— By: Alexandra Kinias —
The hopes of 24 years old school teacher Demiana Abdel-Nour to return home from self-exile were postponed indefinitely, on June 16, 2014, when the Egyptian appeals court upheld a blasphemy conviction against her and sentenced her to six months in prison, in addition to the earlier ruling that only imposed a fine of LE 100,000. Among the many challenges taking place in Egypt, the developments in Abdel-Nour’s case were sidelined by most Egyptian media.
The young teachers’ nightmare started in May 2013, when parents of three of her pupils, accused her of insulting Islam and the Prophet Muhammad by saying that the late Pope Shenouda III performed more miracles than the Prophet. They also alleged that she placed her hand on her stomach to convey nausea when mentioning the Prophet. These accusations were entirely based on the testimony of the three students, all under the age of ten. Abdel-Nour denied all allegations, and the school administration as well as the confessions of ten other students acknowledged that there was no truth to any of those claims. Yet on filing the charges, the young teacher was immediately arrested and thrown in jail, pending investigations of the charges.
Two weeks into her arrest and after going on a hunger strike Abdel-Nour was released on LE 20,000 bail. Soon after she fled to France, in fear of the consequences, after the court refused her defense request to admit witnesses and reports demonstrating her innocence. And according to her lawyer, she was mentally preparing herself to seek asylum in France if the courts ruled against her, which is exactly what happened.
The incident of Abdel-Nour is not an isolated one, but another in the long strand of events that target the Coptic minorities and affirms that the religious intolerance is steadily increasing. It is only predictable that this phenomenon that has grown roots in the society will eventually become a trait in the absence of the supervision of civil institutions. However, what came as a disappointment was that this verdict was the first after the new constitution has promised equality and freedom of religion to all Egyptians.
Defamation of religion is a phenomenon that is practiced in societies where religious extremism is rooted. In such societies, zealots condemn, prosecute and kill those who speak out against their faith, while giving themselves the license to do and say the exact same against other religions. With the rise of conservatism, Egypt is aggressively following in the footsteps of countries that have been labeled among the worse in freedom of religion. And while it didn’t come as a surprise what the young teacher had to go through, I somehow had hoped for a miracle that would reverse the heritage of long decades of ignorance and intolerance, forgetting that magic wands are only used in fairy-tales.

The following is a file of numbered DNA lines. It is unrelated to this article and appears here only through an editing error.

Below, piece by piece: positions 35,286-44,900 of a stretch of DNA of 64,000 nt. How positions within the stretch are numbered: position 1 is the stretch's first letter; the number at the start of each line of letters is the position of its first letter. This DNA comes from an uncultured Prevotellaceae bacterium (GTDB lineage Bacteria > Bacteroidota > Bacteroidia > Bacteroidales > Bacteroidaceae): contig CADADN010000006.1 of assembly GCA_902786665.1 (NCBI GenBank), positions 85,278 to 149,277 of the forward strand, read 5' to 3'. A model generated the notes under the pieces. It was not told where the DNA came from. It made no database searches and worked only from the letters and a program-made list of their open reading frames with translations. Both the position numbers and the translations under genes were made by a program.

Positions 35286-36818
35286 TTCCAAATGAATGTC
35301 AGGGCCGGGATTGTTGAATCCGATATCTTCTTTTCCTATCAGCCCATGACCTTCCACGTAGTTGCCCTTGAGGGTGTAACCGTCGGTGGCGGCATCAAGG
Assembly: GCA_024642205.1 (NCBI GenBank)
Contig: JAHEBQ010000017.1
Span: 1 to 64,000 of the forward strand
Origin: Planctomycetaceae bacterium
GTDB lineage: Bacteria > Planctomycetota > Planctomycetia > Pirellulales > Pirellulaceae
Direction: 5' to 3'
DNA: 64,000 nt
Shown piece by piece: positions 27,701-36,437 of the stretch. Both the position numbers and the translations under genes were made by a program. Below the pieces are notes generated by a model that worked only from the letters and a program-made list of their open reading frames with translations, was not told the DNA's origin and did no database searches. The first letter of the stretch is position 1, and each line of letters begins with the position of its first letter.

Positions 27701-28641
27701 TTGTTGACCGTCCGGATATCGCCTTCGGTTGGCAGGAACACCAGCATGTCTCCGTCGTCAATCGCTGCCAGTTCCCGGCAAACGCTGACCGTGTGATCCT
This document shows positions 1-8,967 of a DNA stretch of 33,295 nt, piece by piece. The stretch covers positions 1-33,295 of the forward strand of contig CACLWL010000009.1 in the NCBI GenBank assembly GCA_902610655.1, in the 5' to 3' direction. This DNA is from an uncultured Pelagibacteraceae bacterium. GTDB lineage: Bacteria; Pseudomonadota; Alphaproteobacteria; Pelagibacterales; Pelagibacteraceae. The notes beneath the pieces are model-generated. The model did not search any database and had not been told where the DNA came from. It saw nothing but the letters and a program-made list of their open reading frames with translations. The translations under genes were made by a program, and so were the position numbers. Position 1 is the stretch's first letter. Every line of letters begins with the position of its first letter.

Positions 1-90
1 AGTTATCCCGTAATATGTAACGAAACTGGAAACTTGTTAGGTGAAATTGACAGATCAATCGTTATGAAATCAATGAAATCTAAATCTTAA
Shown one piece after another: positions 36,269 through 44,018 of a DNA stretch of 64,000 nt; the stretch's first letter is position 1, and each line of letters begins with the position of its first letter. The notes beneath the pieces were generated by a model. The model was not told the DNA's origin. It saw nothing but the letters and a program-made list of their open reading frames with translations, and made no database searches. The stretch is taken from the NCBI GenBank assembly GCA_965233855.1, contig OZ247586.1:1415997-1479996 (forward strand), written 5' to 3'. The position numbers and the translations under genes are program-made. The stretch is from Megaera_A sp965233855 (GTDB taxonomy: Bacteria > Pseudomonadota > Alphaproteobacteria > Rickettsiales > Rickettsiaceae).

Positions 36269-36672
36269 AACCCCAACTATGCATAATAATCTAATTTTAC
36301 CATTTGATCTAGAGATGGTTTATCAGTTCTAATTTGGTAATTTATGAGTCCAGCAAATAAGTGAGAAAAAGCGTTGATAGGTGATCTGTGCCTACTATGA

Abdel-Nour’s case reminded me of the Spanish-American movie “Goya’s Ghosts” by Milos Forman that took place during the time of the Spanish inquisition where Muslims and Jews were prosecuted for practicing their faith. Ines, a young catholic woman, the character played by Natalie Portman, was accused of being a heretic because she decides not to eat a pork roast; a dish she particularly doesn’t favor, that was served to her in a tavern. And before she knew it, she was tortured by the Inquisition on the accounts that her dietary choice is dictated not by taste but by her clandestine conversion to Judaism. Ines was sent to 15 years in jail on the alleged charges, with no proof.
Abdel-Nour’s case was similar to Natalie Portman’s character in “Goya’s Ghosts”. While the fate of Ines was decided by speculations, Abdel-Nour’s was decided by the testimonies of three school kids under the age of ten.
Unfortunately, Abdel-Nour’s will not be the last case of blasphemy Egypt will witness in the near future. If the fate of a young woman was decided by the testimonials of three under age school children, we might as well bid adieu to a country that was once a safe haven to all religions. And unless the government that has promised equality and religious freedom and safety to its Coptic minority exerts tangible measures, together with social organizations, to promote civility into a society that has been injected with religious intolerance for many decades, one fears that Egypt may revert back to medieval times.
Sectarian tension won’t simply vanish overnight by just adding a clause in the constitution, but by working hard to burn out the sentiments that ignite them, from both sides. And Abdel-Nour’s case is yet another example that has left a bitter taste in the mouths of all Copts. For it is not merely about a person sentenced to jail, but of the right of citizenship that is divided equally among the partners of the land.